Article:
A spokesperson for Sanofi-Aventis, maker of Ambien, said today: "We are aware of reports of people driving while sleepwalking, and those reports have been provided to the U.S. Food and Drug Administration as part of our ongoing post-marketing evaluation about the safety of the products." This somnambulant statement was in response to published reports that Ambien-related driving arrests are increasing faster than Google’s stock price. In fact, many drivers who have been arrested for unsafe driving later said they had no memory of taking the wheel after taking the drug.
Sanofi-Aventis could have a major crisis on its hands if it continues to sit in the passenger seat rather than taking the wheel on this issue. So, instead of issuing watered-down statements about following protocols, they should instead be suggesting a blue-ribbon panel be created to investigate the incidents.
With more than 26 million Ambien prescriptions written last year, the company has a legal, moral and ethical responsibility to open an investigation. Plus, it would be a smart corporate responsibility move on their part.
Sadly, though, it seems the company will follow the lead of so many of its peers and remain in that never-never land between sleeping and being fully awake. Corporate communications professionals need to step up in situations like these and counsel senior management (and the legal beagals) about the tremendous brand damage a do-nothing approach might cause. All they’d have to do is ask a few former marketing people from Arthur Andersen who, in the wake of the Enron meltdown, waited too long and said too little in their defense. The corporate graveyard is littered with the corpses of organizations who may have "won" in court but "lost" in the court of public opinion.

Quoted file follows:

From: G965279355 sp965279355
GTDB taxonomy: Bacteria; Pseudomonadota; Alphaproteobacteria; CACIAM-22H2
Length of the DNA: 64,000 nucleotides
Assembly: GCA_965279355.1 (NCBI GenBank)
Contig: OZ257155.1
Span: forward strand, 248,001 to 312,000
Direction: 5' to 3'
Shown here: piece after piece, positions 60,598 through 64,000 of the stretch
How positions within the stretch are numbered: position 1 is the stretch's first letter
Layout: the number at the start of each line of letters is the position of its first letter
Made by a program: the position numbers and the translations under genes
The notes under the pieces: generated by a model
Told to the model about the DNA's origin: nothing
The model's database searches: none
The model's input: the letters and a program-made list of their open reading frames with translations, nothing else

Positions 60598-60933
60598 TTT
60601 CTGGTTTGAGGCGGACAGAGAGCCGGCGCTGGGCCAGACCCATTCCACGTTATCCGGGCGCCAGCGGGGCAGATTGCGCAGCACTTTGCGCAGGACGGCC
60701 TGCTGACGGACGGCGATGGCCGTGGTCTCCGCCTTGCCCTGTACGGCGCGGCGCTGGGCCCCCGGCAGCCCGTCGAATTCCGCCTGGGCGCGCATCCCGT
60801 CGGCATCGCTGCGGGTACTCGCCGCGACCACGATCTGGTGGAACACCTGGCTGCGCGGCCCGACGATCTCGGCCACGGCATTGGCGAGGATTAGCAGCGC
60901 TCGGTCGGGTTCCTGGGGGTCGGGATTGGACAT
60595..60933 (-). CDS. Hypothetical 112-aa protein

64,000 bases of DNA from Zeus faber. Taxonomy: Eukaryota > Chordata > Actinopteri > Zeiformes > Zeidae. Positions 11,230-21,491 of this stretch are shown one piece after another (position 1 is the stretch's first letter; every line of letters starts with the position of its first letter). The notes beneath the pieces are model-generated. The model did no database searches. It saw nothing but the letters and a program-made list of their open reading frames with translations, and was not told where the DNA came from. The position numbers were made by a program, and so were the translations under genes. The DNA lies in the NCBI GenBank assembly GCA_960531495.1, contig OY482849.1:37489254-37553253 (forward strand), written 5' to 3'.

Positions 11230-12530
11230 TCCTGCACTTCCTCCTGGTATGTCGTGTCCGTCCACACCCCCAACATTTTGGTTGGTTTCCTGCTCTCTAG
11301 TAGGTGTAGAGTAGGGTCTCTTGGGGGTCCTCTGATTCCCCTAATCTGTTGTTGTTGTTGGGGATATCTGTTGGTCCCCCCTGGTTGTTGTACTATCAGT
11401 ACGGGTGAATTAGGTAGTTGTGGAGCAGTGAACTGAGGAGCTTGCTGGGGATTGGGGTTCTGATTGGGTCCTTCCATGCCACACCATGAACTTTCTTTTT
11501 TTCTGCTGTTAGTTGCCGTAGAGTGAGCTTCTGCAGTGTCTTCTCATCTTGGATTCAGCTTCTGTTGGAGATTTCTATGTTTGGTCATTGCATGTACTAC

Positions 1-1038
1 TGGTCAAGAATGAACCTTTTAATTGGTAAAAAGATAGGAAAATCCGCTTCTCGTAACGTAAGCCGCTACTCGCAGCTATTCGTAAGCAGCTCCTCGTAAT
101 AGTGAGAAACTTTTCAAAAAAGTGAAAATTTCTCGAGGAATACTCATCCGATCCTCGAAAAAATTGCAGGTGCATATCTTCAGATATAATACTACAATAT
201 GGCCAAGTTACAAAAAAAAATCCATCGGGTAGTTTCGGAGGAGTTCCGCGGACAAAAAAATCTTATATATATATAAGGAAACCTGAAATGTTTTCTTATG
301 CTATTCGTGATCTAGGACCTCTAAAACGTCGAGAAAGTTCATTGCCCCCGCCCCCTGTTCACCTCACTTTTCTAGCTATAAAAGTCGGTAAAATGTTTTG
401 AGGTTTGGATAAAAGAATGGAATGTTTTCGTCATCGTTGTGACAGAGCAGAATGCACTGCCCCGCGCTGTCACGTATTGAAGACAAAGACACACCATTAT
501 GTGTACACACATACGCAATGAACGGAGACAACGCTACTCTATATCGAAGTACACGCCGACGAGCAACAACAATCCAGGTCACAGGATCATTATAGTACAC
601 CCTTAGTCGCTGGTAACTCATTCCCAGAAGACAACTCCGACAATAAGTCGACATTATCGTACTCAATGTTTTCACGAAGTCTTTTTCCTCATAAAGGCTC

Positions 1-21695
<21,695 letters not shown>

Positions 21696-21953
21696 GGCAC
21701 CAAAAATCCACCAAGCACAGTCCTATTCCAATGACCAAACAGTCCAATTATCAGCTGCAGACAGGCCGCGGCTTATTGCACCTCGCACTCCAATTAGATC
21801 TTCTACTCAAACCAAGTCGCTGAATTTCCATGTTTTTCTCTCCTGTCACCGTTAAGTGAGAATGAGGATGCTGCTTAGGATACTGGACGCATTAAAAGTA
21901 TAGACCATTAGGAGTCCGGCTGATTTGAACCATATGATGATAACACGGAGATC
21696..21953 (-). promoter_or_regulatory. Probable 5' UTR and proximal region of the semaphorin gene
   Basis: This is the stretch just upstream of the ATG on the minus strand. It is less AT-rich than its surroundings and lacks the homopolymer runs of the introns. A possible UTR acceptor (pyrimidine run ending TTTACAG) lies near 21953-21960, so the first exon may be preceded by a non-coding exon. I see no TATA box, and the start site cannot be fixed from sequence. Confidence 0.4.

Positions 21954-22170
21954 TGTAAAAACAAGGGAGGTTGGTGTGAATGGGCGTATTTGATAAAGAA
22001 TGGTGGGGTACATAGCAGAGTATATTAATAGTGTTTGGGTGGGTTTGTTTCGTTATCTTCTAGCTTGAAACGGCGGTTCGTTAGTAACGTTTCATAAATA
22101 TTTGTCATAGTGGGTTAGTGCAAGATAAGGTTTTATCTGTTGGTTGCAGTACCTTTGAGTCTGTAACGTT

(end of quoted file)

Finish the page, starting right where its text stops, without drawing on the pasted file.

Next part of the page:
Although Ambien did the job to rid me of insomnia, the side effects were too frightening so I had to stop using it. I began sleep walking, sleep cooking–yes, an entire meal at 2 AM– and I don’t remember and finally sleep driving. I was stopped by a state trouper, in my pajamas on I-80 heading west at 11 PM. Don’t remember any of it. Never took it again.
Thanks Catherine. It seems as if you’re being responsible in your use of Ambien and having the desired effects (which is to say, no side effects). Thanks for sharing.
My name is Catherine Snow and i would like to show you my personal experience with Ambien.
I have taken for 1 years. I am 57 years old. Works great if I take it on an empty stomach, and get right into bed. If you take it and try to keep yourself awake, you can override the pill and be up all night.
Side Effects :
I hope this information will be useful to others,